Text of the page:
Coming on the heels of an expansive investigation into the Ole Miss football program that resulted in a two-year bowl ban, a loss of scholarship and a vacation of wins, the NCAA finds itself in the middle of another scandal of significantly greater magnitude regarding improper benefits. This time it’s with some of the most prominent college basketball programs and players in the nation. And less than a month after the Larry Nassar case led to another federal investigation of a powerhouse athletic program, it’s certainly not a good look.
Though there have been earlier reports of violations committed by multiple assistant coaches from top collegiate basketball programs, the latest reports have proven to be much more substantial. After viewing hundreds of pages of documents and intercepting more than 4,000 calls, Yahoo Sports released the evidence and bank records found in an FBI investigation into many college basketball programs and players. In addition, the records indicate the expenditures of former NBA agent Andy Miller and his agency, ASM Sports.
From cash advances to entertainment and travel expenses, the reports show a massive number of current and former college basketball players from at least 20 Division I basketball programs that received benefits. Programs included in the reports were Duke, North Carolina, Texas, Kentucky, Michigan State, USC, Alabama and others. Some of college basketball’s biggest current stars were also included: Miles Bridges (Michigan State), Collin Sexton (Alabama) and Wendell Carter (Duke).
In the report, several players were named as receiving four and five-figure loans, including:
· Dennis Smith Jr. – The Mavericks star rookie, who played for North Carolina State from 2016-17, received a total of $73,500 in loans despite not signing with ASM.
· Jarell Martin – the former LSU player received $52,472 according to documents.
· Isaiah Whitehead – As a freshman at Seton Hall, Whitehead received $37,657 before signing with ASM. Whitehead later left ASM for Roc Nation.
· Tim Quarterman – While a junior at LSU, Quarterman received at least $16,000 according to documents.
· Edrice “Bam” Adebayo – The former Kentucky star received approximately $12,000 during the 2016-17 season.
· Markelle Fultz – The No. 1 pick in the 2017 NBA draft received $10,000 during his freshman season at Washington. He did not sign with ASM.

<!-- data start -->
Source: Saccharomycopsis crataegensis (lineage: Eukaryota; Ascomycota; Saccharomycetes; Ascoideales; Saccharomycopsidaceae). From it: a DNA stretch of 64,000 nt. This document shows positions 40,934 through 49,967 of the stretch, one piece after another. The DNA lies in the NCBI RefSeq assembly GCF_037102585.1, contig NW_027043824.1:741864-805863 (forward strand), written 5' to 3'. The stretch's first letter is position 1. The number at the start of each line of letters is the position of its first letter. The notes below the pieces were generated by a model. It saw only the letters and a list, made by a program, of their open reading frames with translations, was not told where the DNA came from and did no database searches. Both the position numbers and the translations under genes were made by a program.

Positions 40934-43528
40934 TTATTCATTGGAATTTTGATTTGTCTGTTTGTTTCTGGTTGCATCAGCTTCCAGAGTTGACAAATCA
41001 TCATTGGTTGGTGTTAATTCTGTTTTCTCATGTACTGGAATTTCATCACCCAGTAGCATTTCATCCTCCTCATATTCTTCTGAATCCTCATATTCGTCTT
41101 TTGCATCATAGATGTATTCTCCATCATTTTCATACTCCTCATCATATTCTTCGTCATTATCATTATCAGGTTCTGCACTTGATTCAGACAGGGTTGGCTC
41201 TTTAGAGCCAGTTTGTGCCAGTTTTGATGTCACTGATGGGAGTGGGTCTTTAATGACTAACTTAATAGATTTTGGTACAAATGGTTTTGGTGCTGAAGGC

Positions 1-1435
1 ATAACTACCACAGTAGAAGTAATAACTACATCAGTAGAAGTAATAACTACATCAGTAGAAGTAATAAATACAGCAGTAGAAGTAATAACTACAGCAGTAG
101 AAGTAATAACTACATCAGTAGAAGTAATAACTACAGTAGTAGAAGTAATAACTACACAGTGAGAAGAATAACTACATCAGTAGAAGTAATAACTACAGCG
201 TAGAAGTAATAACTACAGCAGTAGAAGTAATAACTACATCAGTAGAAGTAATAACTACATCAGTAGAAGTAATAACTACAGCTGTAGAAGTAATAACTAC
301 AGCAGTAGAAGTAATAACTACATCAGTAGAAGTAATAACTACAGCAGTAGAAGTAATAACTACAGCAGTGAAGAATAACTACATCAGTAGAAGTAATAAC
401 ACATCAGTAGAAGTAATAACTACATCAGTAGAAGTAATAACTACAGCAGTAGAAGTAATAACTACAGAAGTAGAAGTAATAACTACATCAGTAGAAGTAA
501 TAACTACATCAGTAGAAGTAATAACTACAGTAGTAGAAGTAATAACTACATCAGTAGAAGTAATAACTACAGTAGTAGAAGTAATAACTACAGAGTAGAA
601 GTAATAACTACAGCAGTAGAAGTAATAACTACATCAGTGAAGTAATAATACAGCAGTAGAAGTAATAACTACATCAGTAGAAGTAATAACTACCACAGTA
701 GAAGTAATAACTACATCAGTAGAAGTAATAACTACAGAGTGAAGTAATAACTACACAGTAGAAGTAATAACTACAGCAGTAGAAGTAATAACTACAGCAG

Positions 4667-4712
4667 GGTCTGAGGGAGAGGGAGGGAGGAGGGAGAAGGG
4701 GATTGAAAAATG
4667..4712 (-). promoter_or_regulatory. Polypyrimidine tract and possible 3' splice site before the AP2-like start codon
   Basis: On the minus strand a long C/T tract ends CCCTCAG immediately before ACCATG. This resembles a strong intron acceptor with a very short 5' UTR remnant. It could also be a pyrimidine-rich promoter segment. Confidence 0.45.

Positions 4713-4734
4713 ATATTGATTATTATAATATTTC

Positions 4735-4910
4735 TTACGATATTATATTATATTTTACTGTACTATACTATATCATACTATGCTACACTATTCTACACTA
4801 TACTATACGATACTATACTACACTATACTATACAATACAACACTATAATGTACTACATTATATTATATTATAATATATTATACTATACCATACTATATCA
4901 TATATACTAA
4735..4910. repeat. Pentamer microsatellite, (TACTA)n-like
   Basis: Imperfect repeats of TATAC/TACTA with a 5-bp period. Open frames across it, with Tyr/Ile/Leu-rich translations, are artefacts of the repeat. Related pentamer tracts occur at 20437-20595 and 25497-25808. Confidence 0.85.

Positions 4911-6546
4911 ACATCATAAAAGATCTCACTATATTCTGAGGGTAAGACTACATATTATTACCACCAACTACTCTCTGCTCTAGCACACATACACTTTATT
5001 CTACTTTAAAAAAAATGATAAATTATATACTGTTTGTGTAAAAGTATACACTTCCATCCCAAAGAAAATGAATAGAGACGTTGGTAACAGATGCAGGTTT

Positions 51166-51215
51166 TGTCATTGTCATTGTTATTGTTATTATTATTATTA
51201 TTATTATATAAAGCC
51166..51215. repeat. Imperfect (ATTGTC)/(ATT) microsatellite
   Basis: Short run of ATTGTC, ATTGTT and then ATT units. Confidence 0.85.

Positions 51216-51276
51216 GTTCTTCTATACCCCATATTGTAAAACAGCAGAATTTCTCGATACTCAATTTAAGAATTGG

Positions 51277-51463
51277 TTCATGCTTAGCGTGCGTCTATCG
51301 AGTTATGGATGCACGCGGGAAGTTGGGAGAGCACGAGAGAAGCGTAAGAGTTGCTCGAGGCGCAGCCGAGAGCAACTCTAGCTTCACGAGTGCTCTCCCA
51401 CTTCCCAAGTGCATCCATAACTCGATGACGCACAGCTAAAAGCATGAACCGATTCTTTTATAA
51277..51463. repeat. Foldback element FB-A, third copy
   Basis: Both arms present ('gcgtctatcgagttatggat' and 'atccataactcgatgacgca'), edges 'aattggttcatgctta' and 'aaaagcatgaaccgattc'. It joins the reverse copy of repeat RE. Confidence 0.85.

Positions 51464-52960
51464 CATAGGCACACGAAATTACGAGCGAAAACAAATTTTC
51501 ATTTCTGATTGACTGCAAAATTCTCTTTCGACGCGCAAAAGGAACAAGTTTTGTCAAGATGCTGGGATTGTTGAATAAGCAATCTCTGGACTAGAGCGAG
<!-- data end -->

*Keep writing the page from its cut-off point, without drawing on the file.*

· Kyle Kuzma – The current Lakers sensation received at least $9,500 while in school at Utah, according to the documents.
These high-cost athletes joined a list of other predominantly known current and former college basketball stars, who reportedly received lesser benefits.
Current players to be named in the investigation are Bennie Boatwright (USC), Chimezie Metu (USC), who both received at least $2,000, and Kevin Knox (Kentucky), who received an unknown amount. Other important players to be named are Edmond Sumner (Xavier), P.J. Dozier (South Carolina), Fred VanVleet (Wichita State), Kyle Lowry (Villanova), Nerlens Noel (Kentucky) and Apple Jones, mother of former Kansas star Josh Jackson.
For the NCAA, this report adds pressure to an already scrutinized organization that has faced recent controversies from the likes of the ongoing Ole Miss scandal and the ever-evolving Larry Nassar scandal. With top college programs in the middle of this report, the impact of the facts given could be monumental and, with so much information to sort, could take years to investigate.
This report once again raises the question as to whether or not college athletes should be paid. In fact, NBA stars Lebron James and Carmelo Anthony have voiced their support for the pay of college athletes, considering the revenue that the NCAA generates on a yearly basis.
The NCAA research staff has estimated that college athletics programs generate about $11.4 billion annually from ticket sales, television and media receipts, and allocated revenue, such as student fees alone. Not included in this figure is the 14-year, $10.8 billion contract that the NCAA has with CBS Sports and Turner Broadcasting and other sponsorship agreements.
With more than 460,000 NCAA student-athletes, the organization finds itself in the middle of a growing conversation about players’ pay, with no end in sight. Considering the amount of revenue the NCAA and its institutions collect, the pay of players is something that is highly debated and, although unlikely, may be the only option when the ground-shaking NCAA basketball investigation comes to a close.
Whether a decision is made to compensate student-athletes or not, the NCAA is in trouble when the final documents are released. However, with the number of powerhouse programs involved, the chances of a high-level punishment are slim and will certainly leave Ole Miss and its fanbase scratching their heads.